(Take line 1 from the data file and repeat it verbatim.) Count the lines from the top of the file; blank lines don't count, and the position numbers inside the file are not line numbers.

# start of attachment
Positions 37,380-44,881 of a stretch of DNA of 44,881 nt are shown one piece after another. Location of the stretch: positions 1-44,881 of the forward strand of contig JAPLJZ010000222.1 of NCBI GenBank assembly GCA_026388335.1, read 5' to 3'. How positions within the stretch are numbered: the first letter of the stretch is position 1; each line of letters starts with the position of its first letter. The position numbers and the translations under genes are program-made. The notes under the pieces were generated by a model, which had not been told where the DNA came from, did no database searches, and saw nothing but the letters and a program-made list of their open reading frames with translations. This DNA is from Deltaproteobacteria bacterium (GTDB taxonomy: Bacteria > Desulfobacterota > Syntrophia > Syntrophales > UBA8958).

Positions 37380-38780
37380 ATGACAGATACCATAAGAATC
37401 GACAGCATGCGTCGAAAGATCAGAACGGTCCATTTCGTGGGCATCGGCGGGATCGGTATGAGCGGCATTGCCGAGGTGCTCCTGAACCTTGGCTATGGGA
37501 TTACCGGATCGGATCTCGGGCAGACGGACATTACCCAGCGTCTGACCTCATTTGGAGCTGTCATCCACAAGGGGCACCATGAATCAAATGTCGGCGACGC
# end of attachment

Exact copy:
Positions 37,380-44,881 of a stretch of DNA of 44,881 nt are shown one piece after another. Location of the stretch: positions 1-44,881 of the forward strand of contig JAPLJZ010000222.1 of NCBI GenBank assembly GCA_026388335.1, read 5' to 3'. How positions within the stretch are numbered: the first letter of the stretch is position 1; each line of letters starts with the position of its first letter. The position numbers and the translations under genes are program-made. The notes under the pieces were generated by a model, which had not been told where the DNA came from, did no database searches, and saw nothing but the letters and a program-made list of their open reading frames with translations. This DNA is from Deltaproteobacteria bacterium (GTDB taxonomy: Bacteria > Desulfobacterota > Syntrophia > Syntrophales > UBA8958).